Home LATEST NEWS Corpse shortage at University of British Columbia, science suffers

Corpse shortage at University of British Columbia, science suffers

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L’UBC generally receives between 80 and 120 corpse donations per year. But right now, she’s only getting half that, says Ed Moore, professor and chair of the department of cellular and physiological sciences at the university’s School of Medicine.

We don’t really know why. We believe this is a consequence of the pandemiche says. People may not realize we are open again.

Each year, however, a thousand students from theUBC use cadavers in their laboratory learning, whether in medical, dental, occupational therapy or biomedical engineering programs, says Ed Moore.

Surgeons and researchers also use these gifts to science to learn new techniques and test new materials.

If the surgeons have a difficult case, which they can’t approach in the usual way, they can come and try it out first. [sur un cadavre] and then use these techniques in operating roomsexplains Ed Moore. All this is reduced because of the lack of donationshe said.

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Eventually, doctors and students will have to fall back on books and videos, and their learning will be very different, deplores Ed Moore. They cannot receive the same learning experience. […] Learning surgical procedures by dissecting cadavers transforms students.

A gift for future generations

To be able to offer a body to science, the deceased must be over 30 years old and be transported within 72 hours of his death. Other criteria may also come into play, as listed on the Program’s website.UBC. Certain infectious diseases, such as AIDS or hepatitis B and C are, for example, prohibitive to avoid putting students and doctors at risk.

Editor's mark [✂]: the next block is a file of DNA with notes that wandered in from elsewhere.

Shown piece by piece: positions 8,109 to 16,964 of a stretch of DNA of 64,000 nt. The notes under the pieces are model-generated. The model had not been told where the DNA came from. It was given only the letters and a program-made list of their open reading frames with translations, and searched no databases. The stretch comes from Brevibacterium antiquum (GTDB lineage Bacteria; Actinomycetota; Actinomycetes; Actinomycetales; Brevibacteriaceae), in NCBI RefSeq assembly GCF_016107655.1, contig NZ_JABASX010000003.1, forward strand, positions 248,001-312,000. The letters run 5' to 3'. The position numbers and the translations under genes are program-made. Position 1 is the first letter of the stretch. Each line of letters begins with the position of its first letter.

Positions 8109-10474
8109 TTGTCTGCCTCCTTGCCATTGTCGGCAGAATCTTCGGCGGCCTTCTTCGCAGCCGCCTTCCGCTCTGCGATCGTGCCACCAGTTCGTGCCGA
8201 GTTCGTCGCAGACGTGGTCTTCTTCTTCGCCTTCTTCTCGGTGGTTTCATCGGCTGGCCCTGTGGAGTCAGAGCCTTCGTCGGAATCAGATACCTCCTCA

If you’ve ever thought about donating your body, please think about it. […] I can assure you that every donation will be used to train as many people as possible.says Edwin Moore. These donations will impact the health and well-being of thousands of people for decades to come.

It’s a remarkable gift for future generations. »

A quote from Edwin Moore, Chair, Department of Cellular and Physiological Sciences, UBC School of Medicine

L’UBC indicates that in Greater Vancouver, the donating families will not have any expenses, because the transport of the deceased and his cremation will be collected by the University. Outside this sector, the costs of routing will fall to the descendant or the next of kin.

The Faculty of Medicine’s Donation ProgramUBC has been operational since 1950. It was temporarily closed at the start of the pandemic, then it welcomed a limited number of donations, before fully reopening in late summer 2021.

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